A possible epidemiological link between AA and heart disease has been suggested, but has not been actively investigated [25], [26]. In this study, we examined the potential structural and molecular changes of hearts in AA affected C3H/HeJ mice. With chronic AA development, cardiac enlargement and other pathological changes were observed. Tissue culture studies suggested exposure to ACTH modulates gene expression and promotes the release of cardiac troponin (cTnI), a marker of heart tissue damage.

Materials and Methods

Ethics Statements

All animal studies were approved by the University of British Columbia Animal Care Committee.

Mice and Tissue Collection

Normal haired, female C3H/HeJ mice (The Jackson Laboratory, Bar Harbor, ME) were induced to express AA by skin grafting as described previously [27]. Age matched sham-grafted littermates as controls. Mice were weighed before euthanasia and their hearts were weighed after blood collection. Mice were euthanized with CO2 and subsequent cervical dislocation. Hearts were divided equally such that half was used for RNA extraction while half was used for histology or protein extraction as below.

RNA Extraction, cDNA Synthesis, and Quantitative Real-Time PCR (qPCR)

RNA extraction from skin and hearts (n = 5) was performed using Qiagen RNeasy Fibrous Tissue Mini Kit (Qiagen, Toronto, ON) with manufacturer’s protocols except double the amount of RLT buffer and Proteinase K were used and QIAshredder (Qiagen) was used to homogenize tissue. First strand cDNA was synthesized from each sample and subjected to reverse transcription using the Superscript first-strand cDNA synthesis kit (Invitrogen, Burlington, ON) according to manufacturer’s protocols using a Mini Cycler (MJ Research, MA).

cDNA templates were mixed with gene specific primers and SYBR Green PCR Master Mix with passive reference dye (Finnzymes, Burlington, ON). Primers (Invitrogen) (Table S1) were designed with Primer3 software [28], 18S was used as the internal control. The qPCR reactions were completed with an Opticon™ DNA Engine (MJ Research) and always in duplicates. Relative fold change of gene expression in AA mouse tissue compared to controls was calculated as described [29]. Relative quantification was used to determine the fold change in expression of selected target genes in AA mouse tissue compared to sham-grafted (control) derived tissue. A threshold cycle number, ΔC(t), was calculated by normalizing the sample cycle number of the targeted gene with that of the internal control reference gene 18S. The ΔΔC(t) value was then determined using the formula: ΔΔC(t) = ΔC(t) sample (AA)-ΔC(t)calibrator (normal). The gene expression fold change in AA tissue relative to controls was calculated by 2-ΔΔC(t). Statistical significance (P-value <0.05) was calculated with Student's T test.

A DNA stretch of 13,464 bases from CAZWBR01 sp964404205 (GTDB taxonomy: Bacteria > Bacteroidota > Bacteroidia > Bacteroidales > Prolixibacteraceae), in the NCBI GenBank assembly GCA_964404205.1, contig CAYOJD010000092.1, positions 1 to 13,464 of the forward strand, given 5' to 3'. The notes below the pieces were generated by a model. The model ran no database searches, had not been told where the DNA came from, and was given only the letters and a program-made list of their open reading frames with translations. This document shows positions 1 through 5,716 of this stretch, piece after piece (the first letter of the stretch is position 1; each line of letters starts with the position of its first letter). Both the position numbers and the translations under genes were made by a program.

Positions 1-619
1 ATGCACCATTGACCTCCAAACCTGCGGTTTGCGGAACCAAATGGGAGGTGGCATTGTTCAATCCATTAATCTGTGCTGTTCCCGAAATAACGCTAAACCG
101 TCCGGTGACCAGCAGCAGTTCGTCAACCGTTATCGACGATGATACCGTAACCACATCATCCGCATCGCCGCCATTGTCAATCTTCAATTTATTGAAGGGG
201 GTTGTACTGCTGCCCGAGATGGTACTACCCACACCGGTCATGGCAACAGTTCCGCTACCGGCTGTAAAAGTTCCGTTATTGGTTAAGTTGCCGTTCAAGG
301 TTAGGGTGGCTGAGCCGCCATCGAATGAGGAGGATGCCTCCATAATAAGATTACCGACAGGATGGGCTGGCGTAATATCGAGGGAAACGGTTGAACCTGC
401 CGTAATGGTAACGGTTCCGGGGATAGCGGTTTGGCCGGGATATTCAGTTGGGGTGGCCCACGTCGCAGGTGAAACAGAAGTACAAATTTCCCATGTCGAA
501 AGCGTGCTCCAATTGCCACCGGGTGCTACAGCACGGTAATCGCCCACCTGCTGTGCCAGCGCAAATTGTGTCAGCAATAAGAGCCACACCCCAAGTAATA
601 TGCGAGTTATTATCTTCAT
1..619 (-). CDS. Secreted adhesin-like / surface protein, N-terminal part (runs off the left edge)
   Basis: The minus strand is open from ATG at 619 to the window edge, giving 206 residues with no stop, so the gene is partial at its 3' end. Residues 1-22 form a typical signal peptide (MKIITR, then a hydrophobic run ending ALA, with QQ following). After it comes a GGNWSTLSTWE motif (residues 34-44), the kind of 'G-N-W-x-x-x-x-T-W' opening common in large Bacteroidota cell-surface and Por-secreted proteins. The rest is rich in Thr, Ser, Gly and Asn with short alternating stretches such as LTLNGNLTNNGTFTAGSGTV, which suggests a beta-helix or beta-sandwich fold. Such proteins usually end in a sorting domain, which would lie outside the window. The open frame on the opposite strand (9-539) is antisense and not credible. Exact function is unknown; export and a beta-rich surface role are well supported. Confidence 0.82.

Masson’s Trichrome Stain (Sigma-Aldrich, Oakville, ON) was used to stain collagen in 6 µm thick Telly-fekete’s acid alcohol fixed heart sections. Cardiac calcinosis has been reported in C3H mice [30][32]. Alizarin Red S (Sigma-Aldrich, Oakville, ON) was used to stain calcium deposits. Four hearts each from AA and normal control groups were selected randomly for staining; for each heart, three random sections were analysed and collagen deposition calculated for random blood vessels from each section. The areas encompassed by the collagen, blood vessel lumen, and endothelium were measured in pixels with ImageJ [33] (National Institute of Health, Bethesda, MD). To quantify collagen within whole heart sections, blue pixel (Masson's Trichrome Stain) frequencies were counted with Adobe Photoshop. The hearts were measured randomly to avoid bias. Hematoxylin and Eosin (H&E) staining was performed following standard protocols. Heart sections from AA and control (n = 3 per group) mice were stained and the numbers of nuclei in the atria and ventricles per 100 µm2 were quantified and compared with two separate counts for each of the images with atrial and ventricle heart sections; the average of counts from two atrial and two ventricle images were taken for calculation. Cardiomyocyte size in AA and control heart tissue was compared by quantifying the area in pixels encompassed by cardiomyocytes and their corresponding nuclei, and calculating the average nucleus to cardiomyocyte ratio.


Immunohistochemistry (IHC) was performed on heart sections from AA (n = 4) and control mice (n = 4) for IL18, IL18R, and IL18BP (all Santa Cruz Biotechnologies, Santa Cruz, CA) using the Vector avidin-biotinylated enzyme complex (ABC) staining system, with Vector red alkaline phosphatase substrate kit (Vector Laboratories, Burlington, ON) and hematoxylin counterstain. Negative controls had no primary antibody.

Heart Tissue Culture